Skadar Lake has become one of my favorite places in Montenegro. Although I have been living in Podgorica for so many years, I have never known that this area is so beautiful, both from the natural and cultural point of view. A few years ago I started to discover the Lake – and now I am getting more and more curious to see everything it has to offer!
So this week we invited our friends from the Netherlands for another wonderful boat cruise with Skadar Lake Boat Milica: apart from visiting the Vranjina Monastery, we spent several hours in the Morača Delta (photo 1), watching pelicans and other birds in the ornithological reserve “Manastirska Tapija”.
Leaving from Virpazar, we approached the Vranjina Monastery that is located on the south-eastern side of the Vranjina Island, high above the Morača Delta. The position of the St. Nicolas’ church on the top of the hill is magnificent. The monastery was founded in 1233 and is thus the oldest monastery on Skadar Lake. Due to its strategic location, it suffered from Turkish attacks and in 1843 it was turned into a Turkish fortress with barracks. King Nikola rebuilt it in 1886, but after World War II it was burned and abandoned – until 1998, when the restoration of the church began.
Skipper Andrija left us at the pier (photo 2) and Jelena accompanied us to the monastery that is inhabited by one monk only. The walk uphill offered us spectacular views of the Lake and the Morača Delta lined by huge green willows. After ten minutes we arrived at the church (photo 3) where Father Petar welcomed us. He is a famous beekeeper whose honey is well-known for its medicinal properties. We could enter the church – a simple building, without any frescoes – and admire the Russian iconostas (photo 4). The other old monastery buildings were in ruins, but are obviously being reconstructed.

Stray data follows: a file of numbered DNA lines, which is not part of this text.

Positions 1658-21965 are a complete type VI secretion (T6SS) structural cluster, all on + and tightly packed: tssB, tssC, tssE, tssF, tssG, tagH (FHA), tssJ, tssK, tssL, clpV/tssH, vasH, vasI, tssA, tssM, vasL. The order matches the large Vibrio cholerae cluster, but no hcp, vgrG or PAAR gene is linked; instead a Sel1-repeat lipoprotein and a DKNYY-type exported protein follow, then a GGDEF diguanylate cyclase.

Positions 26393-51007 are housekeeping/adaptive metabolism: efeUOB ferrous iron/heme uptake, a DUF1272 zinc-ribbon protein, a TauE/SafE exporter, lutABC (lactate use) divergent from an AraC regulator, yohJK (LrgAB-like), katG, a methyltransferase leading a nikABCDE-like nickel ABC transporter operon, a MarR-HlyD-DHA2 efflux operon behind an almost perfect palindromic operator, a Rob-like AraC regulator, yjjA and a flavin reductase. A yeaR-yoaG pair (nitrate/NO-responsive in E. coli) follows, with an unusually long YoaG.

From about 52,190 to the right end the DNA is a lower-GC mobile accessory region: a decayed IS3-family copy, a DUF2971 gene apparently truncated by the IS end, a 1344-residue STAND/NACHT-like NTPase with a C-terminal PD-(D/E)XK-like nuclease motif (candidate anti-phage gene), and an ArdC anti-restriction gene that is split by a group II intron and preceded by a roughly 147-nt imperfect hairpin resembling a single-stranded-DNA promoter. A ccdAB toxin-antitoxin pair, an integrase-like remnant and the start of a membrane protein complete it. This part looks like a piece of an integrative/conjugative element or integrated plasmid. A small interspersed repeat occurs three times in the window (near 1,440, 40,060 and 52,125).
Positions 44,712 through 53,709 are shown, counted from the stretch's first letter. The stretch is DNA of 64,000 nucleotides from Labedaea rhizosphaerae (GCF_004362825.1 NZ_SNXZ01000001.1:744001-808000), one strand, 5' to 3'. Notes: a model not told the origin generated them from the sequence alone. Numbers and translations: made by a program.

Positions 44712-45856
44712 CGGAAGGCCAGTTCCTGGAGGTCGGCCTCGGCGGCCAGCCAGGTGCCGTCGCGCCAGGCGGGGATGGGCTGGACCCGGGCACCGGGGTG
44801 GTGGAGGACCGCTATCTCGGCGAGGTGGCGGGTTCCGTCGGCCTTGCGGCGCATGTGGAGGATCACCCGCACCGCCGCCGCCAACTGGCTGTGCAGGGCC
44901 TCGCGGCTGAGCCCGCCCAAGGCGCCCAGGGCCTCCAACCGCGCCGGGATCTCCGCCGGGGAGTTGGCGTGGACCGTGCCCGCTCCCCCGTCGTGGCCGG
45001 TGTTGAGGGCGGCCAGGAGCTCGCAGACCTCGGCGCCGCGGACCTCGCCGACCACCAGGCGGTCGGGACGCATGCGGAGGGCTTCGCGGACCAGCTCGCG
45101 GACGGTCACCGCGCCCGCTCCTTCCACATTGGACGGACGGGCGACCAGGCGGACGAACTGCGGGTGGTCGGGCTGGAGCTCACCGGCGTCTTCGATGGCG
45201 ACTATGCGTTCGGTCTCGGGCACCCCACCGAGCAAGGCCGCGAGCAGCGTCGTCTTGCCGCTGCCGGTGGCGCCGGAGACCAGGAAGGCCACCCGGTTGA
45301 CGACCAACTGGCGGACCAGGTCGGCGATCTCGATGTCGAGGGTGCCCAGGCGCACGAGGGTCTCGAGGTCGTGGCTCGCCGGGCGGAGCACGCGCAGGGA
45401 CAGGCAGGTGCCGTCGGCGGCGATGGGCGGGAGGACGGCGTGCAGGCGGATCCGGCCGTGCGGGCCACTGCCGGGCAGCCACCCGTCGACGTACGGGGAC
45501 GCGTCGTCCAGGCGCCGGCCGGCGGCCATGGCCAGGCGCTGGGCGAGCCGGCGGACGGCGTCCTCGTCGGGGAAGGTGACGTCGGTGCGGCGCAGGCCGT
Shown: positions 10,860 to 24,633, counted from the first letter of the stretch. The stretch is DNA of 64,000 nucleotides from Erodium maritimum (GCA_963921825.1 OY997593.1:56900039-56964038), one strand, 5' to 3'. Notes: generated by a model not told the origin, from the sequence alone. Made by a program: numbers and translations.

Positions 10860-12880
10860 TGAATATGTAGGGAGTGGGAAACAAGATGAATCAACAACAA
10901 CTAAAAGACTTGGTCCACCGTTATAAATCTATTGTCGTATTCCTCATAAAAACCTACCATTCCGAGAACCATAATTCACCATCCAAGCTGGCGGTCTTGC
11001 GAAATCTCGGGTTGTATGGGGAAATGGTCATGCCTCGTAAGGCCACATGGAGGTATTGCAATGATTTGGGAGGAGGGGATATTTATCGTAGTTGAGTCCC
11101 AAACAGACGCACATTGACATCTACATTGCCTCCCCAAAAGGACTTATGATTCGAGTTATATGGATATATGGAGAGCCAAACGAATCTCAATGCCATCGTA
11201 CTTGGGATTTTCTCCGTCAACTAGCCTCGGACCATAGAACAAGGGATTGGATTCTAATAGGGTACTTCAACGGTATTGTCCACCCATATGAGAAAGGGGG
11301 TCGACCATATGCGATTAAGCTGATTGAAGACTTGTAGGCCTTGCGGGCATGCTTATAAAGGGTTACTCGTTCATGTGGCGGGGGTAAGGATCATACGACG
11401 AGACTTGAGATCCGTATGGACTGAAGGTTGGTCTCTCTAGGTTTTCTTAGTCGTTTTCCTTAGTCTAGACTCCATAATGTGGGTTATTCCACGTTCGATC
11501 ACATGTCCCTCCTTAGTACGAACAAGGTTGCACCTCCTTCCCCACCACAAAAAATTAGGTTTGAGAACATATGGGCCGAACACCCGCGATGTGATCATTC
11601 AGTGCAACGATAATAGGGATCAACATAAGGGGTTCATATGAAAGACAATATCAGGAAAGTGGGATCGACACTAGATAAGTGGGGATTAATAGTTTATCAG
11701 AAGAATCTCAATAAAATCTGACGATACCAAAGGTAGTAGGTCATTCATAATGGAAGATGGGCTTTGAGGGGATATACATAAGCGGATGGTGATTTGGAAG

After this visit, it was time for pelican spotting. With the traditional wooden boat, we quietly found our way through the reed and water lilies of Manastirska Tapija (photo 5), a place where Dalmatian pelicans can often be found. And indeed – we soon spotted the first one (photo 6), sitting on a dead branch in company of a pygmy cormorant. What a magnificent and elegant bird! For more than an hour, we slowly moved through the reed in search of other pelicans; we saw at least four of them.
A whitebeard top bird (Chlidonias hybrida) was hiding in the reed, preparing a nest (photo 7). Further away, Great Crested Rebes (Podiceps Cristatus) performed their wedding dance. A big pelican, cruising the Lake with its two meters wide wings, landed on the water surface like an aeroplane (photo 8). We also spotted white and yellow herons and we saw large swarms of terns coming out of the willow woods. It was a great experience to see all these beautiful birds in their natural habitat. Skadar Lake is a bird paradise indeed!
On our way back, we met several poachers in their fishing boats. They turned their back on us and hurried in the opposite direction… What a shame! Does the National Park take any serious action to tackle fish poaching? How can it be prevented, how can fish resources and wildlife in and around Skadar Lake be protected?
The last interesting target of our boat ride was the island of Grmožur, also called “Montenegrin Alcatraz” (photo 9). It was built by the Turks as a fortress, but during the reign of King Nikola it became a prison for political opponents, people who did not know how to swim, so that they could not escape from the island. What a pity that it was left to the ravages of time!
I had not been here for 5-6 years and I was shocked when I saw that the stone buildings were completely dilapidated, not only by weather influences and flooding, but also because stones are taken away by some unscrupulous local inhabitants. As this old prison is getting more and more interesting as a tourist attraction, I would suggest to the National Park to take appropriate protection measures!
At the end of this wonderful boat ride, we took a souvenir from the lake – a water nut or kasaronja, as the locals call it (Trapa Longicarpa). This fruit was once used for making bread and it tastes like a chestnut, but we will not eat it: on the contrary, it will remind us of an unforgettable boat cruise with Skadar Lake Boat Milica.